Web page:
FDA just issued another DSCSA compliance extension. This time it was offered to wholesale distributors who were facing a November 27th deadline for verifying saleable returns. They now have an extra year to establish compliance with this provision of the law. I find it interesting, however, that FDA waited virtually until the last moment to issue this pass when it must have been clear to the agency all along that wholesale distributors were never going to meet this milestone. Was the 4th quarter nature of this reprieve really necessary? Perhaps FDA could have stated its intentions much earlier in the process to allow these trading partners an opportunity to catch their breath a bit and more realistically plan for a 2020 compliance deadline.
The other concern I have with this guidance is that it fails to reference the verification requirement for saleable returns found in the product tracing section of the law. FDA focused its attention solely on section 582 (c)(4)(D), but appears to have missed the parallel requirement found below in section 582 (c)(1)(B)(i)(II). This is quite an oversight, especially since the law is six years old.
Beginning 6 years after the date of enactment of the Drug Supply Chain Security Act (except as provided pursuant to subsection (a)(5)), a wholesale distributor may accept returned product from a dispenser or repackager only if the wholesale distributor can associate returned product with the transaction information and transaction statement associated with that product. For all transactions after such date, the transaction history, as applicable, of such product shall begin with the wholesale distributor that accepted and verified (emphasis added) the returned product.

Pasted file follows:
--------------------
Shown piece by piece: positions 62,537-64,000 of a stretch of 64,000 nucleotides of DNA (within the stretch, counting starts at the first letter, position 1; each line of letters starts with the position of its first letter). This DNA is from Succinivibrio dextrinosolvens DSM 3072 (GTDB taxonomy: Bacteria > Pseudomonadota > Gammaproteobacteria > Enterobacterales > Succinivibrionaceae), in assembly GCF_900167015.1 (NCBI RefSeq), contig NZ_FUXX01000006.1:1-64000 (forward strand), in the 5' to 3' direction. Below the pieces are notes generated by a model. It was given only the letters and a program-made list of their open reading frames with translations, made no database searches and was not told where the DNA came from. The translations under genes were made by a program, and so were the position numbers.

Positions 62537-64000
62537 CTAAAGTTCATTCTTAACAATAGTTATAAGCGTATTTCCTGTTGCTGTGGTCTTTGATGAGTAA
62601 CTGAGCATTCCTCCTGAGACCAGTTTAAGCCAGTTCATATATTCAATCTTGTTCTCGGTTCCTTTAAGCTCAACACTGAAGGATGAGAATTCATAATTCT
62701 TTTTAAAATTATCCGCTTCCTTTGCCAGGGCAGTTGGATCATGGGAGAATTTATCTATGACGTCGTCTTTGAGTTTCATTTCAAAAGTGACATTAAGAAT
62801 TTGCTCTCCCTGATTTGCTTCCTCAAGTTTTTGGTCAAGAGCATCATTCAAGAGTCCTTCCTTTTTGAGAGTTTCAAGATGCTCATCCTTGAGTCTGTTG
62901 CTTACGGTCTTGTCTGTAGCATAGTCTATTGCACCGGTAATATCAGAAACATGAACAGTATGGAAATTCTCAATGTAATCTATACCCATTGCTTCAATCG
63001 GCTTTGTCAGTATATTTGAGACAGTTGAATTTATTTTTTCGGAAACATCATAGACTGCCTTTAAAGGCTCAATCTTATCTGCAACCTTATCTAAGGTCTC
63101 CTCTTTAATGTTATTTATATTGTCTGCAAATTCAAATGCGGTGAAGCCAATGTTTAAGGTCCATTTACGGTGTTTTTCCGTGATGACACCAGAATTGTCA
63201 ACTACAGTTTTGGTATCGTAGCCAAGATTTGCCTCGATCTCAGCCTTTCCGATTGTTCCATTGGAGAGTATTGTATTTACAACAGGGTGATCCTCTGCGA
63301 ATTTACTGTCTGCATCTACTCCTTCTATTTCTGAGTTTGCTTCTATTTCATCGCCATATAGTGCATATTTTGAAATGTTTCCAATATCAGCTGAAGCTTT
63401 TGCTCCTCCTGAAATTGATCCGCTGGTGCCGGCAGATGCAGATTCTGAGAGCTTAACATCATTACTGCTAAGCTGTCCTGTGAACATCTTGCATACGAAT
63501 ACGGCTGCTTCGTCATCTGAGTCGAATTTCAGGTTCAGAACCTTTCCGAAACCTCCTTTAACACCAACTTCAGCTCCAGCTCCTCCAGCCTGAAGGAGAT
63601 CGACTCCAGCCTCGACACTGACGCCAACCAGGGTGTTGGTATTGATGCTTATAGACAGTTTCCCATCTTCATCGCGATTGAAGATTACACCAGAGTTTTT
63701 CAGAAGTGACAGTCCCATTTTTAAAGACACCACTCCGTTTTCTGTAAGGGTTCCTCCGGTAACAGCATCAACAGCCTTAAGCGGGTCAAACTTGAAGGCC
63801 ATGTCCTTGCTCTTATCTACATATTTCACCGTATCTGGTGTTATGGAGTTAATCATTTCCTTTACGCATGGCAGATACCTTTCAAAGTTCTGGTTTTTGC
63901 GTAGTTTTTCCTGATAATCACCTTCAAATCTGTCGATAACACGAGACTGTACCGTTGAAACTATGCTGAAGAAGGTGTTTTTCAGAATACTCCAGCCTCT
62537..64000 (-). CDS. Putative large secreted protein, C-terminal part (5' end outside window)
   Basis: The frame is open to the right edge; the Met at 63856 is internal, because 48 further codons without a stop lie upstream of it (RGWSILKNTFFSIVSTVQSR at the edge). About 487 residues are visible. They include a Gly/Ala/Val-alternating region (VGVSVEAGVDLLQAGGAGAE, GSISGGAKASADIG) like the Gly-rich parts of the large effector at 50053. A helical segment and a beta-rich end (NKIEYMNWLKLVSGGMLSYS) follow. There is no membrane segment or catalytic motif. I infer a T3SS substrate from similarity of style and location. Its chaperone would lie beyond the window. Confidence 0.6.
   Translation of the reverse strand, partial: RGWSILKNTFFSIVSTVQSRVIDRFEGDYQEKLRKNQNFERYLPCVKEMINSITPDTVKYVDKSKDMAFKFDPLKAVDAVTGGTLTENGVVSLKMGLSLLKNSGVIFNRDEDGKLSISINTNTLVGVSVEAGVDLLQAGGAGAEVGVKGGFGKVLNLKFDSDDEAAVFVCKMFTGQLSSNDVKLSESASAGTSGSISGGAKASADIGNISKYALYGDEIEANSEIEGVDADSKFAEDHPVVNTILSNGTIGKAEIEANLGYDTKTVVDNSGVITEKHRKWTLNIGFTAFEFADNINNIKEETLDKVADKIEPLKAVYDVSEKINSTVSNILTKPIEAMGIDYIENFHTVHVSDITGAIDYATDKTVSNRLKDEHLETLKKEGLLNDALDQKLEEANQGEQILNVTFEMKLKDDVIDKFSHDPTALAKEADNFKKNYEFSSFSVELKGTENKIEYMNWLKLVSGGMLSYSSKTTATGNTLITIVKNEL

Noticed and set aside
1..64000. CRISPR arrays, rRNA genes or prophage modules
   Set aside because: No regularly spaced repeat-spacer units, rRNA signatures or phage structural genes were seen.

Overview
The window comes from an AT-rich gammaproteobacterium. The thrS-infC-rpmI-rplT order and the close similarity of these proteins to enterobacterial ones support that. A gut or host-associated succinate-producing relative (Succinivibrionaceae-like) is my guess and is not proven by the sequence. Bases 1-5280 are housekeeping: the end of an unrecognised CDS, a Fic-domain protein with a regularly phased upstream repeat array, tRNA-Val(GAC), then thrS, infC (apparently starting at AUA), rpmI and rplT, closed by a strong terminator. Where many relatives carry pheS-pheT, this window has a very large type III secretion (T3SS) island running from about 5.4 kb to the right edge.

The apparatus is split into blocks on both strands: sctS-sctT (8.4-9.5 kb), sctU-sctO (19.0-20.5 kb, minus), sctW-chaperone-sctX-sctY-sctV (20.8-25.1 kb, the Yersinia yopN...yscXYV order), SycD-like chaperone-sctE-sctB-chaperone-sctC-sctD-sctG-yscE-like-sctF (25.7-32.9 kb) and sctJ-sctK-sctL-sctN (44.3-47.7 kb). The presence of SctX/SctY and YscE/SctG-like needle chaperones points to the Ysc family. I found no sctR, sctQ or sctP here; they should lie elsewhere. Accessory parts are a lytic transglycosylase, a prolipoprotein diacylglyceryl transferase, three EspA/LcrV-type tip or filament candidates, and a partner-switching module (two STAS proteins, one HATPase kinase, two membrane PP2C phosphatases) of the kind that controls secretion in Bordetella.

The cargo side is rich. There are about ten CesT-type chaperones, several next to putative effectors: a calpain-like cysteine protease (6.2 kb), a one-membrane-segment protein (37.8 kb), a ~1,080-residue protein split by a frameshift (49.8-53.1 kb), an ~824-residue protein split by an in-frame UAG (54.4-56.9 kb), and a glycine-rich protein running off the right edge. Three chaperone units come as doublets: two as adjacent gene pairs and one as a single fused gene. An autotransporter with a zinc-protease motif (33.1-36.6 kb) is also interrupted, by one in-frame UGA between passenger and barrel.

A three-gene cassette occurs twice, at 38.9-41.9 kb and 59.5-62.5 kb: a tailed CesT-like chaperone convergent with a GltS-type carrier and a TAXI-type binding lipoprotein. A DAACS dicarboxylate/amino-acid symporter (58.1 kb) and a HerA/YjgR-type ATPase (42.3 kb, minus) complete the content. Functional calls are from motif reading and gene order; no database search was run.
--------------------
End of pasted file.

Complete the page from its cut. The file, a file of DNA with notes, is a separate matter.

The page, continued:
Lastly, as much as I would like to agree with FDA, I don’t believe there is any basis in the law’s verification requirements for determining whether a returned product is a suspect product. FDA will likely get pushback from stakeholders for claiming its guidance “does not affect the requirement that a wholesale distributor must have verification systems in place to determine whether a returned product is a suspect product (emphasis added).”
Unfortunately, the DSCSA’s verification requirements are triggered only “Upon” a determination being made that a product in the possession or control of a wholesale distributor is a suspect product. While trading partners are certainly required to respond to suspect product incidents, there does not appear to be any overt requirement in the law for identifying suspect products in the first place. To me, this conundrum represents the ultimate DSCSA paradox.